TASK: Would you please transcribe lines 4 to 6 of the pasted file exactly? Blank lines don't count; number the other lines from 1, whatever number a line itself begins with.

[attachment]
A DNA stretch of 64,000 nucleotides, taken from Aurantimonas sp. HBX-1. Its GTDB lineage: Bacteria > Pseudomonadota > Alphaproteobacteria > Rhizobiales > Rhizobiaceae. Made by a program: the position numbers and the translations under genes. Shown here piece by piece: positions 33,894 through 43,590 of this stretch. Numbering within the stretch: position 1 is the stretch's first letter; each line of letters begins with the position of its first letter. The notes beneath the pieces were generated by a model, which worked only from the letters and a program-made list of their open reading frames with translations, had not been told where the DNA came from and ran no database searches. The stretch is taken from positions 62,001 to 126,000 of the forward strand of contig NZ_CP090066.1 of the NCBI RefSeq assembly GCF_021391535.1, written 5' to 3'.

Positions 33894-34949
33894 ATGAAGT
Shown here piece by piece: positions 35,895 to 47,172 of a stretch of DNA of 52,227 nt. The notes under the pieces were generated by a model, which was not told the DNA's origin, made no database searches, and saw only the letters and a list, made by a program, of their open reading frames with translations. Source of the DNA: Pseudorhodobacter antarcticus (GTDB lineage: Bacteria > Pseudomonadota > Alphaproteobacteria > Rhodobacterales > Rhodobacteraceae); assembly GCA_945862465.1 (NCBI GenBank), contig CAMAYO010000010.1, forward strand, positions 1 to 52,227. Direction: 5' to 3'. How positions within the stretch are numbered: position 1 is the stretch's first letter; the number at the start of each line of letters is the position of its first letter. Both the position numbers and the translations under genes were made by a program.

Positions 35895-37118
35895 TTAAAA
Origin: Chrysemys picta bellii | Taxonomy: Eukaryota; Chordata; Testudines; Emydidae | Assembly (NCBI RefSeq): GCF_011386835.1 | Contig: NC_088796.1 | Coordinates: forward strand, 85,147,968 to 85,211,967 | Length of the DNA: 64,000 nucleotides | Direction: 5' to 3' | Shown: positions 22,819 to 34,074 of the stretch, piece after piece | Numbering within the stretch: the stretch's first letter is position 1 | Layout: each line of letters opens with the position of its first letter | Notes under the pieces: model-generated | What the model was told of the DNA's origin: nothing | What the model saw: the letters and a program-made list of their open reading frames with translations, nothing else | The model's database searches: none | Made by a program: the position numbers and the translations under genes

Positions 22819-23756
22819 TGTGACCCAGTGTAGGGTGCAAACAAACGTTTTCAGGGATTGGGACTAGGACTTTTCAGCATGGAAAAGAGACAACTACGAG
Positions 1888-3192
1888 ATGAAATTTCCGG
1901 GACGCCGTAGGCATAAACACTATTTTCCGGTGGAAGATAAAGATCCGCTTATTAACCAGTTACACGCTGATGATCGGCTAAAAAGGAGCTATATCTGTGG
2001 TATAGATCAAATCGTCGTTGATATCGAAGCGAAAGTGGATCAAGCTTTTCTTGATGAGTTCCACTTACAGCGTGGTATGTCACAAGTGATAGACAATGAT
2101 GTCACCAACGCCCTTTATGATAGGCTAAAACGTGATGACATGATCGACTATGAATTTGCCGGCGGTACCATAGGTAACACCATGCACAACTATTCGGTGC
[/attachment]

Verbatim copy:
Shown here piece by piece: positions 35,895 to 47,172 of a stretch of DNA of 52,227 nt. The notes under the pieces were generated by a model, which was not told the DNA's origin, made no database searches, and saw only the letters and a list, made by a program, of their open reading frames with translations. Source of the DNA: Pseudorhodobacter antarcticus (GTDB lineage: Bacteria > Pseudomonadota > Alphaproteobacteria > Rhodobacterales > Rhodobacteraceae); assembly GCA_945862465.1 (NCBI GenBank), contig CAMAYO010000010.1, forward strand, positions 1 to 52,227. Direction: 5' to 3'. How positions within the stretch are numbered: position 1 is the stretch's first letter; the number at the start of each line of letters is the position of its first letter. Both the position numbers and the translations under genes were made by a program.

Positions 35895-37118
35895 TTAAAA